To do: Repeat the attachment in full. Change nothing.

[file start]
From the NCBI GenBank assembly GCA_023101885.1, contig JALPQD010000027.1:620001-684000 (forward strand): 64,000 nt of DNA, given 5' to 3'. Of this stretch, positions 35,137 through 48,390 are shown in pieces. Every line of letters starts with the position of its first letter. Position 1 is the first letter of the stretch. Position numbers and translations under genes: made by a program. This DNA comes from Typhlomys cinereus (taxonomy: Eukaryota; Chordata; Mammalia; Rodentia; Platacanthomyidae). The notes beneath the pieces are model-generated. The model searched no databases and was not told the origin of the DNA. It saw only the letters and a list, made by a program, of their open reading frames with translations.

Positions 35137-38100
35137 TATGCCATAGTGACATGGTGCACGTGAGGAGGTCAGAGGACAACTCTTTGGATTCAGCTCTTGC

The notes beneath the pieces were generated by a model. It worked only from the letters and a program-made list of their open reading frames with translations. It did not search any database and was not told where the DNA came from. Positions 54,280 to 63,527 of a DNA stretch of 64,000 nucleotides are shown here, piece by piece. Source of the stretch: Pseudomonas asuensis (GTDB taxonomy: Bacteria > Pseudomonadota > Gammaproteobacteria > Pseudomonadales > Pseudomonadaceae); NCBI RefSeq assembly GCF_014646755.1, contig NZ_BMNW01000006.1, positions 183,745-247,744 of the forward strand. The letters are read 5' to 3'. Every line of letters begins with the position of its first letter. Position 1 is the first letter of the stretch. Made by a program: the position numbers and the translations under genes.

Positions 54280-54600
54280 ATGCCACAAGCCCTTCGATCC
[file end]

From the NCBI GenBank assembly GCA_023101885.1, contig JALPQD010000027.1:620001-684000 (forward strand): 64,000 nt of DNA, given 5' to 3'. Of this stretch, positions 35,137 through 48,390 are shown in pieces. Every line of letters starts with the position of its first letter. Position 1 is the first letter of the stretch. Position numbers and translations under genes: made by a program. This DNA comes from Typhlomys cinereus (taxonomy: Eukaryota; Chordata; Mammalia; Rodentia; Platacanthomyidae). The notes beneath the pieces are model-generated. The model searched no databases and was not told the origin of the DNA. It saw only the letters and a list, made by a program, of their open reading frames with translations.

Positions 35137-38100
35137 TATGCCATAGTGACATGGTGCACGTGAGGAGGTCAGAGGACAACTCTTTGGATTCAGCTCTTGC

The notes beneath the pieces were generated by a model. It worked only from the letters and a program-made list of their open reading frames with translations. It did not search any database and was not told where the DNA came from. Positions 54,280 to 63,527 of a DNA stretch of 64,000 nucleotides are shown here, piece by piece. Source of the stretch: Pseudomonas asuensis (GTDB taxonomy: Bacteria > Pseudomonadota > Gammaproteobacteria > Pseudomonadales > Pseudomonadaceae); NCBI RefSeq assembly GCF_014646755.1, contig NZ_BMNW01000006.1, positions 183,745-247,744 of the forward strand. The letters are read 5' to 3'. Every line of letters begins with the position of its first letter. Position 1 is the first letter of the stretch. Made by a program: the position numbers and the translations under genes.

Positions 54280-54600
54280 ATGCCACAAGCCCTTCGATCC